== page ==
Despite these crucial contributions, the voices of female staff are practically absent from the BNI’s historical and archival legacy. This much is evident in the BNI Papers, which, since their donation to the Science Museum, London in 2000, have provided the foundation for the vast majority of historical studies of the Institute and its achievements. Out of the nearly three hundred items of written material that constitute the collection’s main papers, a mere six per cent are derived from female authors. Examining the extensive collection of correspondence, 88 per cent of letters exclusively record communication between men, with just 12 per cent documenting conversations between participants of different genders. The papers do not contain a single instance of communication between two female employees. It is therefore unsurprising that the BNI emerges in most histories as a site of exclusively male scientific enterprise. While these materials offer rich and detailed evidence of male collaborative relationships, right down to debates over what types of nuts and bolts should be used in prototype machines, they offer no such insight into the experiences of women working at the Institute.
There is, however, one section of the BNI Papers in which women are not chronically underrepresented: its small collection of photographs and press cuttings. Here, women appear in 47 per cent of images; furthermore, in ‘portrait’ style photographs, featuring individual members of staff rather than mixed groups, women actually constitute the majority. As such, the visual materials of the collection, while much fewer in number than their written equivalents, provide a representation of women that is at least quantitatively equivalent to their presence within the BNI’s laboratories. It might be tempting, therefore, to view photographic images of the BNI as a tool through which the masculine domination of the archival record can be subverted: a ‘window’ through which one might access a hidden history of women’s scientific achievements.
However, to embrace photographs in this way – as superior and unproblematic tools of historical empowerment – would be to overlook a critical tradition of scholarship established in the works of Susan Sontag (1977), John Berger (1980) and Allan Sekula (1981; 1982) among others. Collectively, these critiques rejected notions of the photograph as a direct, neutral and disinterested imprint of reality, and instead advocated for a more rigorous deconstruction of photographic images to reveal their hidden layers of political, social and cultural meaning (see also Flusser, 1983; Tagg, 1988). These approaches to photography have intersected powerfully with historical critiques of gender, with scholars such as Abigail Solomon-Godeau (1991), Carol J Williams (2003), and Laikwan Pang (2007) exploring the critical role of photographic images in the production and naturalisation of gender norms.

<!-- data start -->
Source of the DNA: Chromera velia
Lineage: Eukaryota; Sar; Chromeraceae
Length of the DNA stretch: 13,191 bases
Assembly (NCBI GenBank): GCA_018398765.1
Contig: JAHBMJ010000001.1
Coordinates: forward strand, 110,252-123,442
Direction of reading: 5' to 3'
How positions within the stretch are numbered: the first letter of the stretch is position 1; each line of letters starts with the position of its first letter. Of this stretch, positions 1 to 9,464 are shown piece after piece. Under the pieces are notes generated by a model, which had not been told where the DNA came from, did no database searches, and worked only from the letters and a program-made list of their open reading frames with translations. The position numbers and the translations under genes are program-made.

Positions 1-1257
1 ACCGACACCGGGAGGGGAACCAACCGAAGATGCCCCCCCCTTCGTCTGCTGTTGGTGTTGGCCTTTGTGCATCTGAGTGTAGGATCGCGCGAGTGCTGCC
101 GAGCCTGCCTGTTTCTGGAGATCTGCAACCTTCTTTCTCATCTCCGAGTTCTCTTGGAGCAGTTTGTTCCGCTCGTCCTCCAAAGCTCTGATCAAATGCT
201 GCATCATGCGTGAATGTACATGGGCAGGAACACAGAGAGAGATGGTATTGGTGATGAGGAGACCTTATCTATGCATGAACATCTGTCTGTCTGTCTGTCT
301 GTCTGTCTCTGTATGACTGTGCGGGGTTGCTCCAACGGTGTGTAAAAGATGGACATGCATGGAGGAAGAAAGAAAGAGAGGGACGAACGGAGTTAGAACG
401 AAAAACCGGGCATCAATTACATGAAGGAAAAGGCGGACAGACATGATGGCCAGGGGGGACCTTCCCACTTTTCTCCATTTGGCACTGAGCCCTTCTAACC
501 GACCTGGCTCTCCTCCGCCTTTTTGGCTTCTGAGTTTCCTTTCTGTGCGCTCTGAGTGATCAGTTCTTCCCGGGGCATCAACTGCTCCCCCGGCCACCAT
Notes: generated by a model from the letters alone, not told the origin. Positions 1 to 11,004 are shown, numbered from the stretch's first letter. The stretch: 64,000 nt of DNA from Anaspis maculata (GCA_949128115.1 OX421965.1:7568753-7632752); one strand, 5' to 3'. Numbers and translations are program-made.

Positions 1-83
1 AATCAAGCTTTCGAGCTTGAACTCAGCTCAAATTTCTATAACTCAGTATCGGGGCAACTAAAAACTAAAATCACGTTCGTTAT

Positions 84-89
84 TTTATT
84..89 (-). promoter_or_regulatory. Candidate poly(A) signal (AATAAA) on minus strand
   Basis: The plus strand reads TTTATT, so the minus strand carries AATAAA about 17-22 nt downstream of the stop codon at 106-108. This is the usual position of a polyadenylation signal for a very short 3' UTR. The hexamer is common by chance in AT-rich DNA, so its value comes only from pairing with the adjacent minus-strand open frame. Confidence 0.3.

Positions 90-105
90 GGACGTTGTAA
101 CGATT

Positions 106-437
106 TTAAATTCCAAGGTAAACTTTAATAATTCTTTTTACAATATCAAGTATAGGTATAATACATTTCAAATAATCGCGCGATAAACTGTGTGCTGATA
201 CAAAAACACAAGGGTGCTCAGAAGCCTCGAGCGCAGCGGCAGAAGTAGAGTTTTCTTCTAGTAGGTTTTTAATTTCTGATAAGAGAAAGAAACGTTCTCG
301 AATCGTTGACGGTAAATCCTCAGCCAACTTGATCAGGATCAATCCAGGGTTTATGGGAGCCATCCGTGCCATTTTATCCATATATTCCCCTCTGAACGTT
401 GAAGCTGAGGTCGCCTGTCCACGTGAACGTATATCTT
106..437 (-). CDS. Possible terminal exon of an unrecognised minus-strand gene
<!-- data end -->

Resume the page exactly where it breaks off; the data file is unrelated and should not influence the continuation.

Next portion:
Over the past decade, historians of photography have sought to adapt and nuance these deconstructionist approaches, conceptualising photographs not just as politically-charged images but also as physical, material objects with distinctive histories of production, collection, and display (Mitman and Wilder, 2016; Klamm, 2016). This ‘material turn’ in histories of photography has further encouraged scholars to consider not just photographic content – that is, what a photograph depicts – but also, photographic agency: what a photograph ‘does’ in a particular socio-political environment. Within any given space, a photograph might foster a communal sense of identity and purpose (Pollen, 2016), open up spaces for political critique and dissent (Pasternak, 2010; 2013), or stir up visceral, affective and multisensory experiences in its viewers (Edwards, 2010).
These critical analyses of materiality and agency are particularly useful when considering the role of photographs in bolstering the authority of scientific research and its practitioners. Scholars have long recognised the privileged place occupied by photography among other visual tools of scientific proof – such as graphs, diagrams, and models – by virtue of its distinctive claim to truthfulness and universality (Burri and Dumit, 2007). This is particularly pronounced in the modern neurosciences, where ‘photographic’ images of the brain produced via techniques such as positron emission tomography (PET) and functional magnetic resonance imaging (fMRI) have played a vital role in establishing the discipline’s cultural authority over ephemeral domains such as consciousness, selfhood, and the emotions (Rose and Abi-Rached, 2013, pp 65–81). As such, photographs of research practices are not mere reflections of predetermined scientific authority, but rather produce and enact that authority through their creation, circulation and display.